I have heard many parents over the years with autistic children say they specifically blame the vaccines. That ever since their child got the “this or that” shot they were nonverbal, would not make eye contact, would stare away for hours, etc. and eventually would be diagnosed with autism. But these parents don’t focus on the past anymore. They all look to the future for their children and the process of getting them balanced, healthy and capable of enjoying life again.
In a conversation with a doctor I had at my first TACA function, he used the phrase “mercury preservative” (a.k.a. Thimerosal, a preservative currently found in about 60 percent of the flu vaccines), because it was one of the many controversial ingredients recently splashed in the headlines. He said, “Vaccines are intended to be a great medical gift, but we have never nor will ever be able to test how much an infant's immune system can handle. It's not so much the vaccines I'm worried about, it's the preservatives they put in them.” You can read all about preservatives in “The Vaccine Book” mentioned earlier (keep an eye out for what Dr. Sears says about aluminum).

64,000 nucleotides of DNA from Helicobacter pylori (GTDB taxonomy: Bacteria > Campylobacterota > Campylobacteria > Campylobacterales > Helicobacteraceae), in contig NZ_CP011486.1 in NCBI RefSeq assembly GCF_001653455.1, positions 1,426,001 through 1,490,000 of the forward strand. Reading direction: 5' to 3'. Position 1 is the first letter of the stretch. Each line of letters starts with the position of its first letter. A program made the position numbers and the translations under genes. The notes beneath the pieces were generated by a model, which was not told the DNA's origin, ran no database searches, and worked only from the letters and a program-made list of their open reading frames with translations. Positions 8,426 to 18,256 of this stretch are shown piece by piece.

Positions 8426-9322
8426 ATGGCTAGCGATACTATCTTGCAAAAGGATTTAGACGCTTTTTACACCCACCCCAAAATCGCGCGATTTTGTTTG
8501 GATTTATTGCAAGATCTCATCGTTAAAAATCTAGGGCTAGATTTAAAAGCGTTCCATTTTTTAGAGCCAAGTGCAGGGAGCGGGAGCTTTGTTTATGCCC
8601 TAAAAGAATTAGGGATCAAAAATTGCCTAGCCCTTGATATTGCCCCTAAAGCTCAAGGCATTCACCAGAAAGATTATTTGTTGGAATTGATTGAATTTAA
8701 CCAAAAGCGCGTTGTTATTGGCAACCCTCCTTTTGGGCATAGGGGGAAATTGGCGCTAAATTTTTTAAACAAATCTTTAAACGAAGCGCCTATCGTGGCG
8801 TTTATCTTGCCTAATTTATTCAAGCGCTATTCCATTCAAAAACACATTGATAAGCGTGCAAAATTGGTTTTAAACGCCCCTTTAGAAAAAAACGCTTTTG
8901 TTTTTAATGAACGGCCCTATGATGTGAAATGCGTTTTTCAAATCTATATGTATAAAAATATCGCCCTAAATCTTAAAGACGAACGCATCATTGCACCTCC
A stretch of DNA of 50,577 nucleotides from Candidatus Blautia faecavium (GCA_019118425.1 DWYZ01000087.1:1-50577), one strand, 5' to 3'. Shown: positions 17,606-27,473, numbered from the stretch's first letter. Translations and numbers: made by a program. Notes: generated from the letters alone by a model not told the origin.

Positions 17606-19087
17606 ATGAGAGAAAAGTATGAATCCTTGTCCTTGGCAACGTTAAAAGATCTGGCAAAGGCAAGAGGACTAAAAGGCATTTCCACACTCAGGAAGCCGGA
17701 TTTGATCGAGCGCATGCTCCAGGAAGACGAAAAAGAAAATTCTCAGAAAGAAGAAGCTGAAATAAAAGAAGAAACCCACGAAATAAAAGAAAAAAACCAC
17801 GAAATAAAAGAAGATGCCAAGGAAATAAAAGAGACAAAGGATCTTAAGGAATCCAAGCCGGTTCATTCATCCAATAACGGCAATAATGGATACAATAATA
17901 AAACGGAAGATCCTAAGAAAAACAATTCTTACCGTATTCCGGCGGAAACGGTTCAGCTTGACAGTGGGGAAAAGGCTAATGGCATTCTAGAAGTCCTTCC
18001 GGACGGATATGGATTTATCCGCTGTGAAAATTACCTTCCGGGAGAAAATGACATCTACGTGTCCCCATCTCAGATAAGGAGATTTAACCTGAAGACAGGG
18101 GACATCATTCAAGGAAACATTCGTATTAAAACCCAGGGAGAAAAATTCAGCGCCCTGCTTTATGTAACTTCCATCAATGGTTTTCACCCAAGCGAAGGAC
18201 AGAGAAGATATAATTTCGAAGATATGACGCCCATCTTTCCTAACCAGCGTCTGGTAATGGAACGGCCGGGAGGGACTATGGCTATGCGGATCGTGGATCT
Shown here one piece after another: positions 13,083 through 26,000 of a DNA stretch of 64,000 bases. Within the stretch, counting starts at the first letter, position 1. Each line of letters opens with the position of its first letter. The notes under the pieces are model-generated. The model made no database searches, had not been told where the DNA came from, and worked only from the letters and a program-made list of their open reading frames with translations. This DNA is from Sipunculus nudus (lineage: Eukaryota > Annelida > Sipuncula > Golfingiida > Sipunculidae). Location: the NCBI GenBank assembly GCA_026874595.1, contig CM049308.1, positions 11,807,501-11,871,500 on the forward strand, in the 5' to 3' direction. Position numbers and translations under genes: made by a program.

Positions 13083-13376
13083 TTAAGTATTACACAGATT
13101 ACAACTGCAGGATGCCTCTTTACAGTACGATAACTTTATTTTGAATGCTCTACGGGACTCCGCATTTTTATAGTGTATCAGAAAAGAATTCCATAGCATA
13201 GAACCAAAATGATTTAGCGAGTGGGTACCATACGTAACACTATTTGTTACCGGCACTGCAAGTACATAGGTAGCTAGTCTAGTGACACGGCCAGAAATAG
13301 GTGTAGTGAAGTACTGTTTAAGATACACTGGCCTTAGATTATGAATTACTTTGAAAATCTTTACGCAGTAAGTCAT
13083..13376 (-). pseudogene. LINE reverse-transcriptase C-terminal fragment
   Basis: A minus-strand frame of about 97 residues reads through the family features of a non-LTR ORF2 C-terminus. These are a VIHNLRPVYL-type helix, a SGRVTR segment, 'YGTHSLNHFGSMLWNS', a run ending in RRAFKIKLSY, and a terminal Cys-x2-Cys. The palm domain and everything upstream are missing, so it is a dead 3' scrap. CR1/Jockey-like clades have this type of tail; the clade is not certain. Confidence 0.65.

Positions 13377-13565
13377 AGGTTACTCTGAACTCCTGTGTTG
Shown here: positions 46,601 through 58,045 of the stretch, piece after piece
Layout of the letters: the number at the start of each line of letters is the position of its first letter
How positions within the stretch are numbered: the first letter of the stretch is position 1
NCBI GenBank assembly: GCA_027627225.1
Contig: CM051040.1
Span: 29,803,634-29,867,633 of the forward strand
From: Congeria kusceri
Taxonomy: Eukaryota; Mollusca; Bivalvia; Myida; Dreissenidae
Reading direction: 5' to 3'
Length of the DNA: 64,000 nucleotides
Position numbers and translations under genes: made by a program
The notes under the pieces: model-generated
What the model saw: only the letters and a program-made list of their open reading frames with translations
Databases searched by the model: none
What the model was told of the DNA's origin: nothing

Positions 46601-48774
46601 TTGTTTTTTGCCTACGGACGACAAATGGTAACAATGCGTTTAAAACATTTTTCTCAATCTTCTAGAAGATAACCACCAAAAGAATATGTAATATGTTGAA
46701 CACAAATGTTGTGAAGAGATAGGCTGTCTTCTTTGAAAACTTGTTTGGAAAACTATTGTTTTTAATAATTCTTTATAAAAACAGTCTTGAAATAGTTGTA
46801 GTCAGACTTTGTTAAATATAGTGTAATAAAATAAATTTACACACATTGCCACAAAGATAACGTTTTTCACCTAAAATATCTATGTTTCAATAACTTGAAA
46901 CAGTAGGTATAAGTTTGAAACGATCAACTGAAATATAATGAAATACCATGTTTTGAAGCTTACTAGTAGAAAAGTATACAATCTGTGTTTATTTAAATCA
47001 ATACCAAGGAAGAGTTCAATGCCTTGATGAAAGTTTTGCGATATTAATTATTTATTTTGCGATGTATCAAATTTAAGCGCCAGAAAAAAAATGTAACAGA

Now Julie (my sweet southern belle) is from the great volunteer State of Tennessee and in a rural section out there, her cousin has a beautiful boy who is on the spectrum, and they’re about to have their second child. We are helping them with their awareness. We have learned so much about accessibility and financial constraints when it comes to some families who have children with autism. It really breaks my heart when a family feels alone. Well, they aren’t alone anymore—they've got us and TACA.